On Tuesday, voters in Missouri, Michigan, Washington and Kansas chose their candidates for the House and Senate.
Before the races, Politico identified a number of issues to watch out for, including: the continued power of Palin’s endorsements, whether Detroit could soon be without “black representation,” what will happen to Rep. Thad McCotter’s seat, and the “rematch” between state Rep. Jack Hoogendy and Michigan GOP Rep. Fred Upton of Michigan. The New York Times, meanwhile, was more focused on who the contentious democrat Claire McCaskill of Missouri will be facing in the general election.
Here’s how it all broke down…
…Conservative Republicans who’ve been working to push GOP moderates out of state legislatures in a large section of the country scored big victories in Kansas, according to the Associated Press, where a state Senate that has been an obstacle to fiscal and social policy changes is likely to have a solid majority on the right next year.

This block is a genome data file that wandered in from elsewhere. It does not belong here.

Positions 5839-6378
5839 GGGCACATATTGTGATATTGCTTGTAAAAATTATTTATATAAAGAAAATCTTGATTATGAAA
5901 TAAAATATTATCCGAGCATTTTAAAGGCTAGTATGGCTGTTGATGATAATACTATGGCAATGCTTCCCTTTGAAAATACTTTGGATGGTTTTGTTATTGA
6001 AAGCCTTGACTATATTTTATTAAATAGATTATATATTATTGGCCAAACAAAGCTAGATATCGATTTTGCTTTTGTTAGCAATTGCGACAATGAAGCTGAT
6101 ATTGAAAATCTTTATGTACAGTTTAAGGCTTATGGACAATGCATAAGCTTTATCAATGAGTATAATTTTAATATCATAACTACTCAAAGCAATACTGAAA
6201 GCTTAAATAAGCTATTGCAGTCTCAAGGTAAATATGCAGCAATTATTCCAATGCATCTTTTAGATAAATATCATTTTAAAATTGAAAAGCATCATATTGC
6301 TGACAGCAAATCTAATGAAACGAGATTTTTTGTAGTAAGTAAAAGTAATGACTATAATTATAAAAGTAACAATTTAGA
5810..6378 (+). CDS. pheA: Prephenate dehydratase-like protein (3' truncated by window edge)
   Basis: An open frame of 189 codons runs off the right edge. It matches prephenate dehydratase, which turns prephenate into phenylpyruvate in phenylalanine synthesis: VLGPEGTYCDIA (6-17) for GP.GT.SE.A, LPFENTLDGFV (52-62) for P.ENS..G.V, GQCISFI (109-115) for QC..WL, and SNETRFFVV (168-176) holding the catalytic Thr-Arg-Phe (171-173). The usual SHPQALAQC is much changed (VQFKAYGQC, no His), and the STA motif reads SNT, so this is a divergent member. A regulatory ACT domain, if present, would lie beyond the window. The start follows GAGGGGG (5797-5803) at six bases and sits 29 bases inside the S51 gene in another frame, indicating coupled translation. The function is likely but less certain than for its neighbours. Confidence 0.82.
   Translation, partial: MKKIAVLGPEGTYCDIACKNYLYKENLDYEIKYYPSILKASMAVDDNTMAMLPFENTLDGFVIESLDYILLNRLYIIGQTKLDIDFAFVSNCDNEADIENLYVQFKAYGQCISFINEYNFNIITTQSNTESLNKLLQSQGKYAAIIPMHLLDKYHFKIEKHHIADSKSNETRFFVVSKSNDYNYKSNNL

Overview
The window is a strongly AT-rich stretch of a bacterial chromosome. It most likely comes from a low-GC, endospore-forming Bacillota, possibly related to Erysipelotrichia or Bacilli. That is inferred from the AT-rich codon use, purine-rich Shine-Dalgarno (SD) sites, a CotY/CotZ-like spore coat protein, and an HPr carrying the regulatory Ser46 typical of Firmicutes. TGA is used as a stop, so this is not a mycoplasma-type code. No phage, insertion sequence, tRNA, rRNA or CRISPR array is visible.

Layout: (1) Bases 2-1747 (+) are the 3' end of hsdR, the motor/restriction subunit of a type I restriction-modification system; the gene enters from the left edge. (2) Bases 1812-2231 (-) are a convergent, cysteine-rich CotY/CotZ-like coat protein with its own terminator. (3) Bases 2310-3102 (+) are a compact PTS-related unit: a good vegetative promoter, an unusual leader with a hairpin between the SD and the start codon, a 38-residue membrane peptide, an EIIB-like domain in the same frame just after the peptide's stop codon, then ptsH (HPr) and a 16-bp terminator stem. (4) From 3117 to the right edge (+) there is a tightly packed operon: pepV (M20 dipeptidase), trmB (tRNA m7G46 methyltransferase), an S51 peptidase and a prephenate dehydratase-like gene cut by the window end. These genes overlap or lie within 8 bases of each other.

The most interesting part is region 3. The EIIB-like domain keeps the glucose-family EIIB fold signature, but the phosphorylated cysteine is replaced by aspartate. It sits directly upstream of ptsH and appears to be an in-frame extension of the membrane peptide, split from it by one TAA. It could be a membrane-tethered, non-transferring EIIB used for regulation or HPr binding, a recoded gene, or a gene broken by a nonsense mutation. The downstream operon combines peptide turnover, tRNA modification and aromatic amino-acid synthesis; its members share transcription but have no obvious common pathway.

Unlike other states, where results for conservatives have been mixed, Tuesday’s primary in Kansas saw voters in GOP races oust seven incumbent moderate senators. An eighth, Senate President Steve Morris, a moderate Hugoton Republican, trailed his conservative opponent, likely marking the end of Morris’ 20-year career as a legislator.
The targeted moderate incumbents outspent their conservative challengers, often by margins of 3-to-1 or more and received financial support from the state’s largest teachers’ union and labor groups normally aligned with Democrats. But conservatives had the backing of the Kansas Chamber of Commerce and the anti-tax, small-government group Americans for Prosperity, and the result was hundreds of thousands of dollars in spending by both candidates and political action committees…
Read the entire article at The Blaze.